Always be Open to other Opinions
This is my editorial as it appeared in the Beaumont Enterprise, August 29, 2021
“Wisdom is the reward you get for a lifetime of listening when you’d have preferred to talk.” — Doug Larson
The really wise person is open to hearing what others have to say. Instead of being rigid and opinionated, a wise person listens. Our world is filled to the brim with opinionated news.
Whether it is Fox or CNN, people with opinions are considered the experts of our day. Never mind whether or not they are qualified as a specialist on the subject. If you are not open-minded, you could easily be influenced by them.
To be open-minded means you listen to other people’s arguments, even if you disagree with their views. Being open to the opinions of others also means recognizing people for the individuals they are and understanding that others are entitled to their views.
We all have opinions. We don’t have to agree. However, when we listen and are open to the thoughts of others, we learn.
Consider a time when you were certain of something and in discussion with another person, you opened your mind to their opinion. If, instead of defending your opinion, you listened. Wouldn’t it be nice if everyone did this?
In our government, the U.S. president has a Cabinet which is an advisory body made up of the vice president and the heads of the 15 executive departments. Members of the Cabinet are often the president’s closest confidants. When a president chooses wisely, his or her Cabinet will provide the president with their thoughts on matters of great importance to our country. A wise leader will listen.
Believe it or not, presidents and former presidents sometimes communicate with each other, for the good of our country. An example of a serving president and a former president’s relationship is described by Nancy Gibbs, the author of “The President’s Club.”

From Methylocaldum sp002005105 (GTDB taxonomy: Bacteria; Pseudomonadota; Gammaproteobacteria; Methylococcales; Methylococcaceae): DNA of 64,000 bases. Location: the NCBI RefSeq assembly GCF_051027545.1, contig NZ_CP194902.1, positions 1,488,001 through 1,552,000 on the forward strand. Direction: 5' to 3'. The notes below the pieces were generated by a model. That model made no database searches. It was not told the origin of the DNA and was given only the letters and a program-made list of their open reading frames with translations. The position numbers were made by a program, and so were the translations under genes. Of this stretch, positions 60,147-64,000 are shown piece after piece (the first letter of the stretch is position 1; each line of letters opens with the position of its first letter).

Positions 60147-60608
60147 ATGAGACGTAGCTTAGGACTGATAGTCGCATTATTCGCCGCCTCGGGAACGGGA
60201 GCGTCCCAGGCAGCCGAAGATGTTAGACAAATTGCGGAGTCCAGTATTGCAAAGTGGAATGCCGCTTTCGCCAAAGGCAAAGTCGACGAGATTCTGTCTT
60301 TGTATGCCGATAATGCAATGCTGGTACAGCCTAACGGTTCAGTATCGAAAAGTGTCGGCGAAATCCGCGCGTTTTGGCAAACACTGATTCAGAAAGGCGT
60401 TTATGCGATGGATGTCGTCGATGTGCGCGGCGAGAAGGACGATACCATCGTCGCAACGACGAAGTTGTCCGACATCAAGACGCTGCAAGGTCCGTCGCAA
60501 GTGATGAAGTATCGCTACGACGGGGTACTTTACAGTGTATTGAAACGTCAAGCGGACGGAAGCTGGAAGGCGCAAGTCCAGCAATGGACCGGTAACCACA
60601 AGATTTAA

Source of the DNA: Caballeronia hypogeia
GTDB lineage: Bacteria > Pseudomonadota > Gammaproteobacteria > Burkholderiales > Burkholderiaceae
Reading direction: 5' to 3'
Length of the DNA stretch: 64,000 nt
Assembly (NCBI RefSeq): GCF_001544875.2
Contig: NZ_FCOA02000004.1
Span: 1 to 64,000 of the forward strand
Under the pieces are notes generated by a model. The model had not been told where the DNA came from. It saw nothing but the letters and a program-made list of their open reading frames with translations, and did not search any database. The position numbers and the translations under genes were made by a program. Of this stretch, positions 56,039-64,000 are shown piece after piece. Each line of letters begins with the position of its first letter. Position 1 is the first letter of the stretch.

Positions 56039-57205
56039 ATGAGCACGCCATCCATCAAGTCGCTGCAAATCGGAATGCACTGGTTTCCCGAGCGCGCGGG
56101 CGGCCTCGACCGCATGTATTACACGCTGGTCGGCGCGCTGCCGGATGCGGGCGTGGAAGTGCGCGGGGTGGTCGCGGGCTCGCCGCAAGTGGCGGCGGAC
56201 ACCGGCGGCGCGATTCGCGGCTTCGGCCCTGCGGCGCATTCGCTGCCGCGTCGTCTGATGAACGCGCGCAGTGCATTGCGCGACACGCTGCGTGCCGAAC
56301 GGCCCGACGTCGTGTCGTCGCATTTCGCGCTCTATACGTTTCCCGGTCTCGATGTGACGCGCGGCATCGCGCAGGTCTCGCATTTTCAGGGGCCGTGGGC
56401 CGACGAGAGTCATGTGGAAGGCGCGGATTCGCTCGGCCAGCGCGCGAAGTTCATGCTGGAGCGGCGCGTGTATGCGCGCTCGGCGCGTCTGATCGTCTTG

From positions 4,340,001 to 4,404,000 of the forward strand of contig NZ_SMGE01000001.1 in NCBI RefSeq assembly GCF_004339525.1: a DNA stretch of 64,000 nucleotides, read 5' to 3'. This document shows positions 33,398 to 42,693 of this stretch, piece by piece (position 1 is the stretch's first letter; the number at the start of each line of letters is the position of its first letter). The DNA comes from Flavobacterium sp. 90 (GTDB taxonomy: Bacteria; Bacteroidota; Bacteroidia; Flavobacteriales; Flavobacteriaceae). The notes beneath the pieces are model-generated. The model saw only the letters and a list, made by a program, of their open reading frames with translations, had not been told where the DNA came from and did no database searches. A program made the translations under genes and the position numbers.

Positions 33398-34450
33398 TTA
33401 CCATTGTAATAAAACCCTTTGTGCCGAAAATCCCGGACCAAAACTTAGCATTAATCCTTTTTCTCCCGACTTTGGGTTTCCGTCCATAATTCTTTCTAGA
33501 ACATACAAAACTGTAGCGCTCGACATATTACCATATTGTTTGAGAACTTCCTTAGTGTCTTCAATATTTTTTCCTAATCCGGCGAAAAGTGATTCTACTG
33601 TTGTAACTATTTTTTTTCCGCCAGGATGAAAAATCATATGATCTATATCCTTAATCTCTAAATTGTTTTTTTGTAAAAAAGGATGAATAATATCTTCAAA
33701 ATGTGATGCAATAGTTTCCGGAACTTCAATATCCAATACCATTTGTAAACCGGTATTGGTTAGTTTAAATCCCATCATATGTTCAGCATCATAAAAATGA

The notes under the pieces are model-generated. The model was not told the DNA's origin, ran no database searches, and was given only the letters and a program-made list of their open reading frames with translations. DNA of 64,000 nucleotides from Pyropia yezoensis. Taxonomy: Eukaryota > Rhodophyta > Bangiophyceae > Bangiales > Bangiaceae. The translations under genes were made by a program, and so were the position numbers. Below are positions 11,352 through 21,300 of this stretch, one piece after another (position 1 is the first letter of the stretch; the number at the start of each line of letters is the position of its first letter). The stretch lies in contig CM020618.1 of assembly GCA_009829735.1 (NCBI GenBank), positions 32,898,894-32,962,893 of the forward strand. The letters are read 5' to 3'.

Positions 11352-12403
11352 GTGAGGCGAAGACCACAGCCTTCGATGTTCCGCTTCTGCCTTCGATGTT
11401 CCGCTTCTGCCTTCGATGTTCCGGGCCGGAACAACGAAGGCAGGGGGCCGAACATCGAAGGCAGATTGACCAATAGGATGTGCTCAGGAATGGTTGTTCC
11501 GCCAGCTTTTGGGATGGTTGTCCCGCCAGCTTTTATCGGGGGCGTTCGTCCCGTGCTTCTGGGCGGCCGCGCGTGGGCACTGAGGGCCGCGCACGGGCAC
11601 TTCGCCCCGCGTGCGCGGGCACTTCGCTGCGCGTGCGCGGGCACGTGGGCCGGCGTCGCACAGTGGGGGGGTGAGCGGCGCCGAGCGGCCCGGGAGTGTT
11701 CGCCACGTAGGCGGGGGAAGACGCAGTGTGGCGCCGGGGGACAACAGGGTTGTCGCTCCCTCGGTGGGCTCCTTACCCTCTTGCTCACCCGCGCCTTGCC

“Herbert Hoover started the ‘modern president’s club.’ Harry Truman suddenly finds himself in office in the spring of 1945, and he’s facing this catastrophe in Europe as the war is ending and he secretly writes to Hoover, saying, ‘Can you come help me figure out how we’re going to get food to the countries that need it?’ … They have nothing in common, and yet they end up forming this partnership that you could say probably saved more lives than any two men in the 20th century, and worked very closely together throughout Truman’s presidency.”
Wouldn’t it be nice if our leaders were open to solutions from others today?
In families, parents are leaders. Parents who listen to what their children have to say build a strong family unit. By giving the children a voice in matters, parents allow children to develop confidence as individuals. This is wise parenting. Wouldn’t it be nice if all parents respected and listened to their children?
In all relationships, the two people would be wise to be open to the thoughts and opinions of the other. When one of the two takes over and insists that their way is the only way, the relationship suffers and may disintegrate. Wouldn’t it be nice if all relationships were open to each other’s thoughts? How can we better interact with those with whom we don’t agree?
Here are some options from Monica A. Frank, Ph.D., for being an engaged listener:
“No, that can’t be right” vs. “Really? Why is that?”
“I think that’s wrong” vs. “What do you think?”
“That’s stupid!” vs. “That’s interesting — tell me more.”
“No, you don’t understand” vs. “Why do you think that?”
Elbert Hubbard, an American philosopher, gives us good reason why we should be receptive to the opinions of others. He wrote, “The recipe for perpetual ignorance is: be satisfied with your opinions and content with your knowledge.”
Wouldn’t it be nice we all at least listened to the opinions of others? Wisdom comes from being open to the points stated by others.
The way of a fool is right in his own eyes, but a wise man listens to advice. — Proverbs 12:15